Wake Up Call

It began like any other day … walking into the office, cup of hot tea in hand.  The place was quiet as staff began to roll in. I had checked the news headlines before leaving home, so it looked to be an ordinary day.  But then, minutes before market open, my phones lit up and email caught fire.

Dumbfounded, I listened to the first of several messages. One of my company’s major customers had issued a press release announcing its intent to temporarily idle a facility where we were co-located.  This customer represented more than 10% of my company’s business and 100% of the co-located plant’s output.

I popped up and peered around the corner, the CEO wasn’t in yet, but I caught a glimpse the COO as he walked in the door.  Off I go to download what’s happening to the COO and on my way, I asked my communications manager to call the affected plant to see what he could learn.  No one knew – not the CEO, not the COO, not the local plant manager.  The customer gave us no advance warning.

I sat in the office with the COO as he called the customer, who reassured they would continue to honor our contract, including inventorying or shipping to alternate facilities all the output our co-located plant produced. But, of course, this information wasn’t in their press release.  Investors in my company could only assume the worst.  The stock opened down, hard and fast, and investors were calling non-stop. This was not going to be a good day.

In a crisis like this, you realize how important it is to have a history of consistent, transparent communications that provide context around your business and its operating environment.  In our case, we regularly discussed the structure and terms of our take-or-pay contracts with investors and the why surrounding them. We even filed redacted copies of these contracts with the SEC to be as transparent as possible.  As a result of these practices, investors had a baseline understanding of how we protected and mitigated commodity, operating and customer-risk.

We needed to respond and fast.  So, leveraging this existing context, we aligned messaging during a brief executive team meeting and then:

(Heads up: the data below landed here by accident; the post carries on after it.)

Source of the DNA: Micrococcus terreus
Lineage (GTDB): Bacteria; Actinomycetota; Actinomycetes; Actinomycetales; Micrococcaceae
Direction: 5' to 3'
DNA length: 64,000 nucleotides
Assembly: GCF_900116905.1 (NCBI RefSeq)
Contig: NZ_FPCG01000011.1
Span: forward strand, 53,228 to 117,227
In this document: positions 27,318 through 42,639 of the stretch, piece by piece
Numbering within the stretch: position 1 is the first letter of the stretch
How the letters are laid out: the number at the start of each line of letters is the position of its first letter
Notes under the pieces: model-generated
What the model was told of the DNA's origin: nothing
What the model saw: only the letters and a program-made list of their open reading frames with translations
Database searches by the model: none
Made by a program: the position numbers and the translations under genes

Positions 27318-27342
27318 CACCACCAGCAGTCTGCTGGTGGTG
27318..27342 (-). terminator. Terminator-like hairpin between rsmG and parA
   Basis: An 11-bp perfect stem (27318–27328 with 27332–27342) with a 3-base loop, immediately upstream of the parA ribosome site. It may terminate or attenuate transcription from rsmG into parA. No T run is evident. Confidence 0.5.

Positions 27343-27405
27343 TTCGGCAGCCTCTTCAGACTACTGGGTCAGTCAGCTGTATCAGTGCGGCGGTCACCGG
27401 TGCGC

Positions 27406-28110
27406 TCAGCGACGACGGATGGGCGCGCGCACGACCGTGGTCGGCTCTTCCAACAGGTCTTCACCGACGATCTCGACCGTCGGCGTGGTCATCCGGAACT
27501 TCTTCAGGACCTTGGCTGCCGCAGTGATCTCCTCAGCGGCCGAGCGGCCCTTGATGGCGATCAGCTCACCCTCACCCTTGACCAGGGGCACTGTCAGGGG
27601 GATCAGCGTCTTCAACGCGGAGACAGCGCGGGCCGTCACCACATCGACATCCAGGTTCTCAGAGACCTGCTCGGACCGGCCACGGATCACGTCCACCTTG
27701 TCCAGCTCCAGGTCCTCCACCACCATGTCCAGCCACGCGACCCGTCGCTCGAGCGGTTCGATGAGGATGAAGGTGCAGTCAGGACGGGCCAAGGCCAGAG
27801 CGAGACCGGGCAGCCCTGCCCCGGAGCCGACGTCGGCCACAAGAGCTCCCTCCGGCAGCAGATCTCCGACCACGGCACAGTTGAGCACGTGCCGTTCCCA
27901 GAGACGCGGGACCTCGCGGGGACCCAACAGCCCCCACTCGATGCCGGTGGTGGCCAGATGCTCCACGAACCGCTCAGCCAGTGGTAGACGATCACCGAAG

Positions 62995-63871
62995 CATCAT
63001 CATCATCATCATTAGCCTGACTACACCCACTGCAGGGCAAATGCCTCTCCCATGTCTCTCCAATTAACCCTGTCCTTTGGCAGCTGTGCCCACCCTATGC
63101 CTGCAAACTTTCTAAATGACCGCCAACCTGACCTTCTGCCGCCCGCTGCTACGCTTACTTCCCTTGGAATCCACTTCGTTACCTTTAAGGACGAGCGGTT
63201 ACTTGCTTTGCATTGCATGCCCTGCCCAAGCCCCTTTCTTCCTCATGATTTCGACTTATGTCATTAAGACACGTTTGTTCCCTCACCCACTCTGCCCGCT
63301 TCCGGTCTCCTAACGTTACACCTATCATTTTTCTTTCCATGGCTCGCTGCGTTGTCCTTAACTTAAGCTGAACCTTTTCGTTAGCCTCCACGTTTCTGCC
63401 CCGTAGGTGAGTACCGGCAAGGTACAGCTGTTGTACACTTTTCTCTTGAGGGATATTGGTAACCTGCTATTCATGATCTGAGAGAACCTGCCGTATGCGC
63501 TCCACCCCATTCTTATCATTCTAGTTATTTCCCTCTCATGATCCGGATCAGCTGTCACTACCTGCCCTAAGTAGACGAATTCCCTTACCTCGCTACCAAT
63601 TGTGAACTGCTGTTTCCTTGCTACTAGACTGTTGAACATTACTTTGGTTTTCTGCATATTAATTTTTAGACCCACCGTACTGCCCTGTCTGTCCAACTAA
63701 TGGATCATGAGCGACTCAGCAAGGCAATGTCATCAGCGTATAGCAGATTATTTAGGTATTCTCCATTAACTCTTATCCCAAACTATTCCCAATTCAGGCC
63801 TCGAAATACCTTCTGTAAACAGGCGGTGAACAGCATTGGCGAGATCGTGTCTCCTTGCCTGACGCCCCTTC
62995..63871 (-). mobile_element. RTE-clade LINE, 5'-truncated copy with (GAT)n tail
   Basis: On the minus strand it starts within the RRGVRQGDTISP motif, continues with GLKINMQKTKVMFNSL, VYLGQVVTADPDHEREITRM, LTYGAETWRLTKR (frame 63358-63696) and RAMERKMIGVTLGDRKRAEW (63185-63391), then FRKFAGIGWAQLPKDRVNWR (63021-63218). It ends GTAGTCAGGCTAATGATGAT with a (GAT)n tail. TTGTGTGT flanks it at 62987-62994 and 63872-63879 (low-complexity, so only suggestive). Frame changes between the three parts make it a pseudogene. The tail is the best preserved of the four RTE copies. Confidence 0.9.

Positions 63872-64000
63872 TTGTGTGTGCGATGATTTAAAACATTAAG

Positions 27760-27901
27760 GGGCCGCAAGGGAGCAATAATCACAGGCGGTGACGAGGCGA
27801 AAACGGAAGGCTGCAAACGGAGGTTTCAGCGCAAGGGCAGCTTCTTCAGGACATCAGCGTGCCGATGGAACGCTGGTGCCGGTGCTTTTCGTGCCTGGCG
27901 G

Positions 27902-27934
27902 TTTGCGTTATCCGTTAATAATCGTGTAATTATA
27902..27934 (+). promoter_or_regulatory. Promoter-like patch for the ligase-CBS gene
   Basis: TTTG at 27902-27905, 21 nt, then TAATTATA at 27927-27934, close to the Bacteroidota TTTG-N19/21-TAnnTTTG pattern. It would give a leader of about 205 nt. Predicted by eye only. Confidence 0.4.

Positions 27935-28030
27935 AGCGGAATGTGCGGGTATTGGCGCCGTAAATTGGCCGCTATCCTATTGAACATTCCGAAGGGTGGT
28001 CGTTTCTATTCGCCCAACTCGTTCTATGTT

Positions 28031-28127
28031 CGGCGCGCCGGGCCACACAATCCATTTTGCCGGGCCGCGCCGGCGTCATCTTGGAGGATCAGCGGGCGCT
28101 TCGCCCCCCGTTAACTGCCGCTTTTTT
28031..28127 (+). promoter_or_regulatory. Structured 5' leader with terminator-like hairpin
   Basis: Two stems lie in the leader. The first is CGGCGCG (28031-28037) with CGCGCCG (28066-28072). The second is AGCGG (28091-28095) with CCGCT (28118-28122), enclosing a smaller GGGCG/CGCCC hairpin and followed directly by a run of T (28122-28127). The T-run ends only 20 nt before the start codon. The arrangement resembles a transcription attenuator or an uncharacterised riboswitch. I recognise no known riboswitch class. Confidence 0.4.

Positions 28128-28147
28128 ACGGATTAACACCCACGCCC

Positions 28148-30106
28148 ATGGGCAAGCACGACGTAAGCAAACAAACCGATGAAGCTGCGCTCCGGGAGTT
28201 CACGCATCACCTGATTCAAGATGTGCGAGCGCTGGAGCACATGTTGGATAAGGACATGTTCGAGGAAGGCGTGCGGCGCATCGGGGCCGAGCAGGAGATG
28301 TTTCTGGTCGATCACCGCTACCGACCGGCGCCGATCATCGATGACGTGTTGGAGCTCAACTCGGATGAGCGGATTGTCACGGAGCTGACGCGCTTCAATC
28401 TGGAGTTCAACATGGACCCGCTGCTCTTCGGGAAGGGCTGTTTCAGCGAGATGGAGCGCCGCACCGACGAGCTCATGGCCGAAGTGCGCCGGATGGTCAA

• Issued a public statement indicating our customer’s obligations under our take-or-pay contract remained in effect, regardless of plans to temporarily idle its plant,
  • Blasted an email with this key message to everyone on our investor and media distribution lists,
  • Confirmed our CFO’s attendance at an investor conference scheduled to be held the next day,
  • Painstakingly returned all investor calls over the next several days, initially starting with the sell-side in hopes of amplifying our message faster,
  • The following week we reaffirmed annual guidance in a routine press release to further reassure the investing community.

Late the night of the announcement, I contacted the IRO at my customer company to let him know what we were saying.  It was a late night for him as well, as he quickly replied telling me he received almost as many calls from my investors as his own.

This experience highlights the importance of ongoing, consistent messaging that provide business context.  It also points to the importance of developing relationships with the IROs at customer companies.  After this, I found it useful to periodically touch base and align messaging around customer relationships and businesses with them.  This served all of us well by reducing confusion and the risk of unpleasant surprises.  You may want to consider doing the same if your company depends on a handful of customers or suppliers.

Lisa Ciota
President/Founder
Lead-IR Advisors, Inc.

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